His second model introduced a year later in 1866 featured another significant feature, a rotating bolt or "rollerbolt" that moved the dogging action of the lock from the tumblers themselves to the fixed bolt axle, further isolating the tumblers from any attempt to read them through the boltwork. Sargent's combination of the magnetic mechanism, the combination-released change key and the rollerbolt made his second version one of the highest security combination locks ever made. The rollerbolt would be a major design element in Sargent's combination and later, time locks for many years. Sargent sold this lock in iron for $250 and in bronze as in the example illustrated here for $300. Five examples of this lock are known today. (3) See photos and video below for an explanation of the lock's operation..

 

The first photo shows the front plate secured and one can see the keyhole for the combination change key. The combination in this example is 50 L - 39 R - 15 L. Next a side view showing the rollerbolt in the 'off guard' or open position and the dial and tapered dial spindle. The tapered spindle was another anti-tampering design. If one attempts to force the lock with blows to the dial or overwhelming torque, the spindle will snap off rather than transmitting the force to the lock. The design is illustrated below.

 

The model 2 combination lock featured the rollerbolt for the first time. This was James Sargent's most important innovation and was later carried over to the time locks the S&G company produced, photos above. That design was later refined into the 'cello bolt' which remained a standard until after WWII. The magnetic system to hold the fence above the tumblers, another design to thwart lock manipulation was introduced in Sargent's first model of combination lock, and retained in this second version. The time lock shown is S&G's model 2; the first commercially successful time lock produced. This example the earliest known, s/n #49.

 

This video demonstrates the James Sargent Rollerbolt Magnetic combination lock paired with a Chicago Safe & Lock Co., Gem model time lock. The time lock dates from 1885. Both the time lock and this model of combination lock are quite rare. The combination lock is the second model made by James Sargent in 1866 and was produced one year before the partnership of Sargent & Greenleaf was formed in 1867 with Colonel Halbert Greenleaf. The time lock was later fitted to the combination lock around 1885.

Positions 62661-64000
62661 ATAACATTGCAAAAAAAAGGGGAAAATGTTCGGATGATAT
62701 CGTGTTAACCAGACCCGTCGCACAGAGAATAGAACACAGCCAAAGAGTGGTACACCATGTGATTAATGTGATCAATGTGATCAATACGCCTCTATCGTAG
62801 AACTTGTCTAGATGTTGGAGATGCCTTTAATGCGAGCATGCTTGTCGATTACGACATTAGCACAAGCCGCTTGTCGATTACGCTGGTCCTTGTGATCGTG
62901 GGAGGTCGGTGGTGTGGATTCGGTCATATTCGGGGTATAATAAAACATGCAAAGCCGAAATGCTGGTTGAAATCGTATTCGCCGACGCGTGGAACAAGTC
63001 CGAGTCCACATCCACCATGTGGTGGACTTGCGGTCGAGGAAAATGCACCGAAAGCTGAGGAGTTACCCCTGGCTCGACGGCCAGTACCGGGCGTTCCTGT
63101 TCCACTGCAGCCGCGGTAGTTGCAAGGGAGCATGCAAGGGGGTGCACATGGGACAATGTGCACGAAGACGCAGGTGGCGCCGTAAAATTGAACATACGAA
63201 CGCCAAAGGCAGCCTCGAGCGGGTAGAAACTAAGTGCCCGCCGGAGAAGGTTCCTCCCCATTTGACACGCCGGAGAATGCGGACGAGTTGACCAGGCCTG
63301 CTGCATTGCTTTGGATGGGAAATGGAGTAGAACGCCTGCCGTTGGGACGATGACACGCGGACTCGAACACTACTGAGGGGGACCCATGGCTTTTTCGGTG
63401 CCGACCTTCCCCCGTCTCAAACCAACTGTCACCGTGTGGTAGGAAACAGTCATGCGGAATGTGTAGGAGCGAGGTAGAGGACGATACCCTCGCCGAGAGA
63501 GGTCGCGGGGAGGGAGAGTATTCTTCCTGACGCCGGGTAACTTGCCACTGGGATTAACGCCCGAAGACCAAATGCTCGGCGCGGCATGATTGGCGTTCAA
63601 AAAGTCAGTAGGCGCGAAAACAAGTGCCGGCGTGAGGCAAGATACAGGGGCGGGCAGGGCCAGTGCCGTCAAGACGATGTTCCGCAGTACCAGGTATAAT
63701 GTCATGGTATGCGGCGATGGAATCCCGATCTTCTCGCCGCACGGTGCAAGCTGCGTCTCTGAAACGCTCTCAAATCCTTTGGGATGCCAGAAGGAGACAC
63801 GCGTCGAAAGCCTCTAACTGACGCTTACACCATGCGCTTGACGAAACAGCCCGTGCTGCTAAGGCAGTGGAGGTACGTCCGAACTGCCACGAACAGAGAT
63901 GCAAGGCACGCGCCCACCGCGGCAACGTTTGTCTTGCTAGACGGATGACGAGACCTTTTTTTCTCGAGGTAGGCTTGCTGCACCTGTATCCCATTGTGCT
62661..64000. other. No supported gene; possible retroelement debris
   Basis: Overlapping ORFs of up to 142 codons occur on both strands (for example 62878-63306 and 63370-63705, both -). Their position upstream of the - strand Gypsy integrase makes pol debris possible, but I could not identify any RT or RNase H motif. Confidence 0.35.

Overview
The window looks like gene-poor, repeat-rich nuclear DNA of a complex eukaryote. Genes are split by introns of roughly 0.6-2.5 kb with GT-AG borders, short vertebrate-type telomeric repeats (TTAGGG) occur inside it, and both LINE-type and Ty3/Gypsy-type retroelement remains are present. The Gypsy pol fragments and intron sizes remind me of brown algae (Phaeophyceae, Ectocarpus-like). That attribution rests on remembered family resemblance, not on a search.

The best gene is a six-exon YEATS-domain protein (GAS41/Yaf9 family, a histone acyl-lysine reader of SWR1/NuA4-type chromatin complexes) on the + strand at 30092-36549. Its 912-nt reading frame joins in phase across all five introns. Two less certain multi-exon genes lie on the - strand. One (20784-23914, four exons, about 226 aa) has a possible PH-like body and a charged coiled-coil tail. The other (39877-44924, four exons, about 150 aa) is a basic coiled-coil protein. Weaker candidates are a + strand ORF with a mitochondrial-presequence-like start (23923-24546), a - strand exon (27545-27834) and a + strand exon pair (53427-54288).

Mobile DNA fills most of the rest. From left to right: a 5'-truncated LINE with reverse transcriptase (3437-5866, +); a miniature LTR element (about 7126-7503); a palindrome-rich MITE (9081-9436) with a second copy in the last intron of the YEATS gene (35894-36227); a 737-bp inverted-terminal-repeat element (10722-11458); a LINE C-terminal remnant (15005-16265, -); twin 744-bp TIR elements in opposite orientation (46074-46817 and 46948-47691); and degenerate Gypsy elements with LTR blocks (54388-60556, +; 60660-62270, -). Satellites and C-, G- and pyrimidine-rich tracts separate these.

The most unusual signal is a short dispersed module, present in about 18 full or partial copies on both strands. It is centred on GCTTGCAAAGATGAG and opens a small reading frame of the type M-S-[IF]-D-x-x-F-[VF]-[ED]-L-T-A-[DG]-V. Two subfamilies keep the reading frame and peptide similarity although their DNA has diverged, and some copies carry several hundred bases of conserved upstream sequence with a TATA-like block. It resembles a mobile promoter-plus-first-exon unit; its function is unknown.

Gem model, 1885. 4 5/8"w x 3"h x 2 1/4"d, Case #17, movement pair #501; mounted to a James Sargent Rollerbolt Magnetic combination lock, 7 1/4"w x 5 7/8"h x 2"d, #298. file 262  

 

Illustrated above are papers contemporaneous to the when the lock was made in the mid 1860's. The first shows Sargent's model 2 Magnetic Rollerbolt lock, the same as in this example. Notice the difference in the decoration of the upper and lower plate shrouds. In the first picture they are simple holes, something this author has yet to see. The advertisement states that over five thousand of these locks are currently in use. This is highly unlikely as very few are extant. In the second drawing one can see the decorated plate shrouds as in this example as well as the way the combination lock was arranged on the safe door in conjunction with a S&G model 2 time lock. This combination lock is Sargent's Automatic, model 3 which did away with the magnet and used a series of three cams to perform the same function. Notice the use of the rollerbolt in both the combination and time locks. When both were simultaneously aligned with the door boltwork, the bolt could be moved into the two recesses and the safe door opened. A comment from this author on the movement of the time lock. The extensive skeletonizing of the front movement plate has been illustrated in some of the company's advertisements, but this style has never been observed in fact.  

Back Up Next

(1) American Genius Nineteenth Century Bank Locks and Time Locks, David & John Erroll, pp. 224

(2) American Genius Nineteenth Century Bank Locks and Time Locks, David & John Erroll, pp. 118

(3) American Genius Nineteenth Century Bank Locks and Time Locks, David & John Erroll, pp. 120